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  • Feb 01 10:11
    @SystemFw banned @Hudsone_gitlab
  • Jan 31 2019 04:19
    404- forked
    404-/fs2
  • Jan 31 2019 03:01
    SethTisue commented #1232
  • Jan 30 2019 17:22
  • Jan 30 2019 13:45
  • Jan 30 2019 10:48
    pchlupacek commented #1406
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    lJoublanc commented #870
  • Jan 30 2019 09:42
    vladimir-popov commented #1407
  • Jan 30 2019 08:10
    vladimir-popov closed #1407
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  • Jan 29 2019 19:20
    SystemFw commented #1407
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    SystemFw commented #1407
  • Jan 29 2019 18:57
    SystemFw commented #1406
  • Jan 29 2019 17:47
    pchlupacek commented #1406
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  • Jan 29 2019 17:39
    pchlupacek commented #1407
  • Jan 29 2019 17:39
    vladimir-popov edited #1407
  • Jan 29 2019 17:38
    vladimir-popov commented #1406
Fabio Labella
@SystemFw
e.g. cormorant
Peter Storm
@peterstorm
Ah cool, cheers
Rafi Baker
@BakerRafi_twitter
How do I do parMapN on Streams, I want to do something like (Stream(..), Stream(..), …).parMapN(MyClass.apply). Where do I get NonEmptyParallel for Streams?
Fabio Labella
@SystemFw
@BakerRafi_twitter if you have two streams, you can do parZip
if you have more, it's not really supported
Rafi Baker
@BakerRafi_twitter
Got it, thanks!
Nicolò Martini
@nicmart
Hello everybody and thank you for all the time you put in this awesome library!
I am trying to do something that in my head should be quite straightforward: convert an infinite pure stream to a scala Stream (or LazyList, or even an Iterator).
What's the best way to do that?
I have tried to use the to method but the following does not terminate (I guess than the underlying Collector tries to collect all the elements of the stream)
fs2.Stream.constant(1).compile.to(Stream)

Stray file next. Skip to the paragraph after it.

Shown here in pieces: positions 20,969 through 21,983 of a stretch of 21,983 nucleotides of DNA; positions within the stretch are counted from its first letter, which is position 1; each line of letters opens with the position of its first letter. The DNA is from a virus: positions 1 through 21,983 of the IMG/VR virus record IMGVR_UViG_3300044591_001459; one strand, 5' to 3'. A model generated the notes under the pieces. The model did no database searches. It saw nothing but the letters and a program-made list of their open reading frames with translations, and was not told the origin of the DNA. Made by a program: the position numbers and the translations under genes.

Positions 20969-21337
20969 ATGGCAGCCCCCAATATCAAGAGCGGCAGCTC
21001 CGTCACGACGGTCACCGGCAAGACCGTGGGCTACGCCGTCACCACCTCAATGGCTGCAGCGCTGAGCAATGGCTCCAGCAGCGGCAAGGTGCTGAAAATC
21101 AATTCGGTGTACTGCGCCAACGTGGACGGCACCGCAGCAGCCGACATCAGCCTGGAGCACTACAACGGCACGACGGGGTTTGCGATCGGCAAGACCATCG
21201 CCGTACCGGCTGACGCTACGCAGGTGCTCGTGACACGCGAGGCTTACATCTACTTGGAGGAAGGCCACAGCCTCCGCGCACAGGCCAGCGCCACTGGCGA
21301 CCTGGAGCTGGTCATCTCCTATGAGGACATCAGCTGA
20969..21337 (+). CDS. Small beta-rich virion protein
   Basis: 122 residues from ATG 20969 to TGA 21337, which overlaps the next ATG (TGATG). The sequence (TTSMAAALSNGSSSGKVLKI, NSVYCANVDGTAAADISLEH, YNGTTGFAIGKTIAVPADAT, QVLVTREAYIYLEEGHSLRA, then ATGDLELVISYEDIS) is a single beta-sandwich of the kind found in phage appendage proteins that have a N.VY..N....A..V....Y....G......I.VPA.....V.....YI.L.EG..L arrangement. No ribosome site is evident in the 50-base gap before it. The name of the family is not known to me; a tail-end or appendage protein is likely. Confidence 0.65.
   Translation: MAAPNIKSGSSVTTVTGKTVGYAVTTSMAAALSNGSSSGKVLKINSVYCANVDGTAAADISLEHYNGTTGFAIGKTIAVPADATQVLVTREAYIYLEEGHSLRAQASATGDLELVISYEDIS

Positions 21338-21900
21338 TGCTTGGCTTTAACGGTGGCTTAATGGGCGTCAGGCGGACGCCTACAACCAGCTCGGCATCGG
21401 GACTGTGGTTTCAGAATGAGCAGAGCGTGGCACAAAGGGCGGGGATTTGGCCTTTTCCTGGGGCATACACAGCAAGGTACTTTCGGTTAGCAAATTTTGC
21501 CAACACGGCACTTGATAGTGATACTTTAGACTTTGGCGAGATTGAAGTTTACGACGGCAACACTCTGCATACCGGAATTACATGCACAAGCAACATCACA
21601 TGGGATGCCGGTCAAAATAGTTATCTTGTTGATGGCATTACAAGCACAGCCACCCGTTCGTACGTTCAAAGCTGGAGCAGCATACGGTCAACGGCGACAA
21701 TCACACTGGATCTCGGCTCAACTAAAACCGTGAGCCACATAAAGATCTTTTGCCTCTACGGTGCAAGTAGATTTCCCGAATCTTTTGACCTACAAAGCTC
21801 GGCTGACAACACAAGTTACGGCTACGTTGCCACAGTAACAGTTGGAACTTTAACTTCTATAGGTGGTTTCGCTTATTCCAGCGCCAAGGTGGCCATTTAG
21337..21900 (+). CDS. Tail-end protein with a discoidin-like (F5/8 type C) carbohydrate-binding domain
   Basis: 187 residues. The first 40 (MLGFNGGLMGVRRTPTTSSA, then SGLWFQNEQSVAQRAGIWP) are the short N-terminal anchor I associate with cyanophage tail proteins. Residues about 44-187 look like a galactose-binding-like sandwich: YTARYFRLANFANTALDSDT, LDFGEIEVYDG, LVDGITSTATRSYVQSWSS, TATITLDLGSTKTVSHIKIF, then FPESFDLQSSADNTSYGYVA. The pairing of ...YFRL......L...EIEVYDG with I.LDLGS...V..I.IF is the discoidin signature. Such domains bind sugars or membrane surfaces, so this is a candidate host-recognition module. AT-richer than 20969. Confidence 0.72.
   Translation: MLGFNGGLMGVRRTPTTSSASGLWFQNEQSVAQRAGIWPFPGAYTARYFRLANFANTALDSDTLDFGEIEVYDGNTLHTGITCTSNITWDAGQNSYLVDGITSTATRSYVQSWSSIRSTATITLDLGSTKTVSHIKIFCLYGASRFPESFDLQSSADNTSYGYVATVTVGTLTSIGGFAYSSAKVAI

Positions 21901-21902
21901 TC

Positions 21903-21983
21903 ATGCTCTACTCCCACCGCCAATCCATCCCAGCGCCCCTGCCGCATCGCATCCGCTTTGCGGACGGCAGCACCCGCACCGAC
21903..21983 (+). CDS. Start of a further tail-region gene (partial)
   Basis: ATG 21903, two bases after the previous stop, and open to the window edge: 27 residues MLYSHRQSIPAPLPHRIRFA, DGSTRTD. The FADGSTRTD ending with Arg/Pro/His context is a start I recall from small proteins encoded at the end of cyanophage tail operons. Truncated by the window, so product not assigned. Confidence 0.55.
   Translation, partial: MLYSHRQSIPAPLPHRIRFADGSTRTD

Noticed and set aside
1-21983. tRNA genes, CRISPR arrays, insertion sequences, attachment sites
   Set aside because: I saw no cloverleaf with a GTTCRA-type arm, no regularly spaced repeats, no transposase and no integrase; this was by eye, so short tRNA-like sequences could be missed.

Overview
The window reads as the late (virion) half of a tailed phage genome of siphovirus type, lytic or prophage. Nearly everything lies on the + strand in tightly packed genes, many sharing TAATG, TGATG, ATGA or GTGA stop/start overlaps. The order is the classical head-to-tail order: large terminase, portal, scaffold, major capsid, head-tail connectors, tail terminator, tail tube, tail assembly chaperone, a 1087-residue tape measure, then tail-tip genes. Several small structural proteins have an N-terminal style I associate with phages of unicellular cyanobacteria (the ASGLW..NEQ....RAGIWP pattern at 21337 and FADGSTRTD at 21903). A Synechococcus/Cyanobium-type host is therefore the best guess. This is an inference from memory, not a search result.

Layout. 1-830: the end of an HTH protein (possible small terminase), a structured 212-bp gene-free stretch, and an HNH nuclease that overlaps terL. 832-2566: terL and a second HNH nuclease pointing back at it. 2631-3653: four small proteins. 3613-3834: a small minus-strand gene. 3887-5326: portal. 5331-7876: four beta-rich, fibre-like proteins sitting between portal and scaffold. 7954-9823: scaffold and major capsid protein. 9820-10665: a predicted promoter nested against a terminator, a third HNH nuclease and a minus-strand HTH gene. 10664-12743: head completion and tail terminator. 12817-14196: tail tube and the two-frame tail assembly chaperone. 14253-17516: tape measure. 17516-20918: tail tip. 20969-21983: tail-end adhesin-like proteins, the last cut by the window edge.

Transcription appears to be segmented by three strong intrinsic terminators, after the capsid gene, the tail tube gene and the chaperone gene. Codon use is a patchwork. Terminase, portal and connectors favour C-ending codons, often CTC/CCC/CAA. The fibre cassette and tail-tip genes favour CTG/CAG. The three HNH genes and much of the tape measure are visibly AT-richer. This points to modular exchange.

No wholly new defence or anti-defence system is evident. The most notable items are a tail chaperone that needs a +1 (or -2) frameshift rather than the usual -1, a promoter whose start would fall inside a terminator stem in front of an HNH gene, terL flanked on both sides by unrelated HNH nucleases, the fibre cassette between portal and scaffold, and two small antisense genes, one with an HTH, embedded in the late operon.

Fabio Labella
@SystemFw
mm interesting, that's not so easy actually
Fabio Labella
@SystemFw
so, I don't think you can transform an fs2.Stream[Pure, A] with std.Stream or LazyList, because those two don't support the fact that the tail of the stream depends on the production of the head
so Iterator is your best bet
an arbitrary Stream[F, A] => Iterator has its complexity as well, but here the stream is pure
@nicmart do you need thread safety on the resulting iterator?
Nicolò Martini
@nicmart
Hi @SystemFw, no, thread safety is not required.
Fabio Labella
@SystemFw
ok, that makes it easier, although you still have a non exactly trivial state machine to deal with
Nicolò Martini
@nicmart

Is it possible to have a function that transform both the head and the tail, like

def withHeadAndTail[A, B](
  fa: fs2.Stream[Pure, A])(
  f: Option[(A, fs2.Stream[Pure, A])] => B
): B = ???

I could then easily use that recursively to build a Stream/LazyList.

Fabio Labella
@SystemFw
the basis of this is Pull
the problem with this approach is that the api you want is really more similar to Iterator than to LazyList
I might PR a Stream.toIterator for Pure and effectful streams, but that doesn't solve your immediate problem
Fabio Labella
@SystemFw
it's actually quite hard for effectful streams when it comes to resource safety, but hopefully I can give you a snippet for pure streams soon-ish
Dmitry Polienko
@nigredo-tori
I believe it would be something like this:
fa.pull.uncons1
  .map(f)
  .flatMap(Pull.output1)
  .stream
  .compile.last
  .getOrElse(sys.error("impossible"))
Fabio Labella
@SystemFw
you need a state machine over that, yes
subhash28
@subhash28
Hello All, is there a way to get an fs2 stream from the console output of a shell script? I can get a Lazylist with Process("my-shell-script").lazyLines. Any leads are much appreciated.
Ryan Zeigler